symbol strings of varying lengths. This type of data is
commonplace in bioinformatics applications, where it can be used
to represent proteins as sequence of amino acids, genomic DNA as
sequence of nucleotides, promoters and other structures. Partly
for this reason, a great deal of research has been devoted to it
in the last few years. Many other application domains consider
data in the form of sequences so that many of the techniques have
a history of development within computer science, as for example
the study of string algorithms. Kernel have been developed to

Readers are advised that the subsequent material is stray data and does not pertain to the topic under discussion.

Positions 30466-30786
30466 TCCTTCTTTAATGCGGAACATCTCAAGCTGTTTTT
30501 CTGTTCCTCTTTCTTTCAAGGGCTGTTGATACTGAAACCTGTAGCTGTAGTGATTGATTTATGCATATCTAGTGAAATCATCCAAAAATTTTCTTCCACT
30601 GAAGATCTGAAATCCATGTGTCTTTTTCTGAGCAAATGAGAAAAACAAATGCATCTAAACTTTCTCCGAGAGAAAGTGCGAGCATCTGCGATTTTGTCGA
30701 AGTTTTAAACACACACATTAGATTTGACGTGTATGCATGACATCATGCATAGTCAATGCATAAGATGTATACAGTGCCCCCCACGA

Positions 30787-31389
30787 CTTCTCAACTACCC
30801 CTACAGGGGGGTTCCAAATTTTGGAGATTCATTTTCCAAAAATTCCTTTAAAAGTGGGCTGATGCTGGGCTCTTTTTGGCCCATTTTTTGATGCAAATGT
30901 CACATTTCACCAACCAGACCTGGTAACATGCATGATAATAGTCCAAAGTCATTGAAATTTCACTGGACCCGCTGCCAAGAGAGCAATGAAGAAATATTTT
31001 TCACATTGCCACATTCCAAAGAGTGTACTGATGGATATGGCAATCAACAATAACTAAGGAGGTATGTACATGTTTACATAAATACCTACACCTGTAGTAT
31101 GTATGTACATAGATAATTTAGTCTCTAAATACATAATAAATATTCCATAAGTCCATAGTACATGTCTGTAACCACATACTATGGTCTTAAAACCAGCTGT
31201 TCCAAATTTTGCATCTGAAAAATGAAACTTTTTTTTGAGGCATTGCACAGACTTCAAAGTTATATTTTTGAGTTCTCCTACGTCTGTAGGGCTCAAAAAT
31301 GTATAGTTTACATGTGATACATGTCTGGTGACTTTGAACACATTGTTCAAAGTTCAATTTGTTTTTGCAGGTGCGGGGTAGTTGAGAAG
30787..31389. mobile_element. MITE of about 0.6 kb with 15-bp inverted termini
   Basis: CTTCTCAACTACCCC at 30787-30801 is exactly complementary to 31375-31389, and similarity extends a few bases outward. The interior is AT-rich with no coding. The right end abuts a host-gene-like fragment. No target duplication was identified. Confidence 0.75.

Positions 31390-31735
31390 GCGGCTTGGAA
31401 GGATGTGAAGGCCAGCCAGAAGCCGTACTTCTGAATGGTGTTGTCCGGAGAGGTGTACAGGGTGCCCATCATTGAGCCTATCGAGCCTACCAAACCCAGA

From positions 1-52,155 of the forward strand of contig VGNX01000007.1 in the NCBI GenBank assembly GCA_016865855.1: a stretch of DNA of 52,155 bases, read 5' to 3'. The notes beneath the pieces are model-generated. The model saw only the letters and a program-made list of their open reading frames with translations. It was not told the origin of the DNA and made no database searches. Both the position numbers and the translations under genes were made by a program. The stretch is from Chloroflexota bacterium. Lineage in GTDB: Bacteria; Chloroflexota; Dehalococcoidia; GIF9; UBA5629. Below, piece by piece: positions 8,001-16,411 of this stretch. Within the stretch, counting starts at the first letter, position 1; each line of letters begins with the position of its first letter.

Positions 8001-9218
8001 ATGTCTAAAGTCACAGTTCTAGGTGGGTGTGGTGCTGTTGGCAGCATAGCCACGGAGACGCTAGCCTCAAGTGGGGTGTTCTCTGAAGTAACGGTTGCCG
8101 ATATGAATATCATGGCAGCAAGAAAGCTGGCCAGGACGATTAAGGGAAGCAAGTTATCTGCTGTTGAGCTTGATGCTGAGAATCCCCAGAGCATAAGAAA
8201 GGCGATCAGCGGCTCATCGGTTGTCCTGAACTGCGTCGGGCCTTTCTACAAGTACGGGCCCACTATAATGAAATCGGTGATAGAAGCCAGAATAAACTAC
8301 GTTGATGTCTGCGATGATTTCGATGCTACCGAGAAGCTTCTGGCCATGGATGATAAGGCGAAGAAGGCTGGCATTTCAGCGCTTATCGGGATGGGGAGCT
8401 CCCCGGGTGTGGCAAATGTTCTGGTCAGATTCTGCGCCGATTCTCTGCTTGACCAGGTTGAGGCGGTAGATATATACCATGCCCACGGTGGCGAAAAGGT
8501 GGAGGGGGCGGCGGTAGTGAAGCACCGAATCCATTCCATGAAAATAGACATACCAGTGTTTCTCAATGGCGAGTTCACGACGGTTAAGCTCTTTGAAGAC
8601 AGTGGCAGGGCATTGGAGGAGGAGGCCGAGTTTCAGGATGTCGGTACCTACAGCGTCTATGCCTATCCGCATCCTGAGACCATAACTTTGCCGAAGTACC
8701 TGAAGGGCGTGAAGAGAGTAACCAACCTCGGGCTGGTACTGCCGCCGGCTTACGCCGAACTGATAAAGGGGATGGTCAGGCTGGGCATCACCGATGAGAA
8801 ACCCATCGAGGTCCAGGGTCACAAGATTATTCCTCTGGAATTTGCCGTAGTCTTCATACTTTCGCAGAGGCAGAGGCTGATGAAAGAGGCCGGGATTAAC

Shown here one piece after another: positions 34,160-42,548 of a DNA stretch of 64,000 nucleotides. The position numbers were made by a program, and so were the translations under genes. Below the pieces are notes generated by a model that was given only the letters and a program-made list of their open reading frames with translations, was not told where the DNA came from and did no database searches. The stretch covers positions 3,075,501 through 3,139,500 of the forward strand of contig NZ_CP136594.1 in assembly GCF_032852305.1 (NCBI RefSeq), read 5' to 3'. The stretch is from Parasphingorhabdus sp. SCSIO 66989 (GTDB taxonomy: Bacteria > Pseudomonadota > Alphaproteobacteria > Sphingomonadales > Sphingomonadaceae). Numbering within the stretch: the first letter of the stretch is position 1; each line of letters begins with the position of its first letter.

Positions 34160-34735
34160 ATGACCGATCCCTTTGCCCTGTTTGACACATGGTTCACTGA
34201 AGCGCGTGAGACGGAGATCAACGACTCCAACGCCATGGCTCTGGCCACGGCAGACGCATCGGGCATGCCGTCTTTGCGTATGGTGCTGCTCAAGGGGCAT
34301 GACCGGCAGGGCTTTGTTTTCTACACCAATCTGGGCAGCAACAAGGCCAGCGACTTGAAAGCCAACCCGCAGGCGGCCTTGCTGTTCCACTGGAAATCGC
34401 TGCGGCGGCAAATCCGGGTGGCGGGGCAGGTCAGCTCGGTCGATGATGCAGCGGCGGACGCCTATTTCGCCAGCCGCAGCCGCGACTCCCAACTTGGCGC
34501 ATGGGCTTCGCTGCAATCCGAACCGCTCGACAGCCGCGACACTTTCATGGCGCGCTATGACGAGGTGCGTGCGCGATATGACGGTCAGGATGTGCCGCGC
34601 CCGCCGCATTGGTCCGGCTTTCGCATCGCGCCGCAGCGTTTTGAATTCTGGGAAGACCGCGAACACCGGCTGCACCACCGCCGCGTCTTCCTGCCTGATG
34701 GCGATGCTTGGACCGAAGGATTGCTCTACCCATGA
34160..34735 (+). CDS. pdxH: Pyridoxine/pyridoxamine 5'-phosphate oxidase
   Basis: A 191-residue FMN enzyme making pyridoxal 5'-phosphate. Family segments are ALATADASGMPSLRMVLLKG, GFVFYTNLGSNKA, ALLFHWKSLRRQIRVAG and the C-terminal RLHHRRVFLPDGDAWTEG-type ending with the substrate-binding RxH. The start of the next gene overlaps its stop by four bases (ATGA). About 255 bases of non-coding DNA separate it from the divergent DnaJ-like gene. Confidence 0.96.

compute the inner product between images of strings in
high-dimensional feature spaces using dynamic programming
techniques. The set of kernels on strings and more generally on
structured objects, makes it possible for kernels methods to
operate in a domain that traditionally has belonged to syntactical
pattern recognition, in this way providing a bridge between that
field and statistical pattern analysis.
Ordinal Regression, Preference Model and Ranking
Work on learning theory has mostly concentrated on classification
and regression. However, there are many applications in which it
is desirable to order rather than to classify instances: these
problems arise frequently in social sciences, in information
retrieval, in econometric models and in classical statistics where
human preferences play a major role.
In a general supervised learning task, the goal is to learn a
function f which best models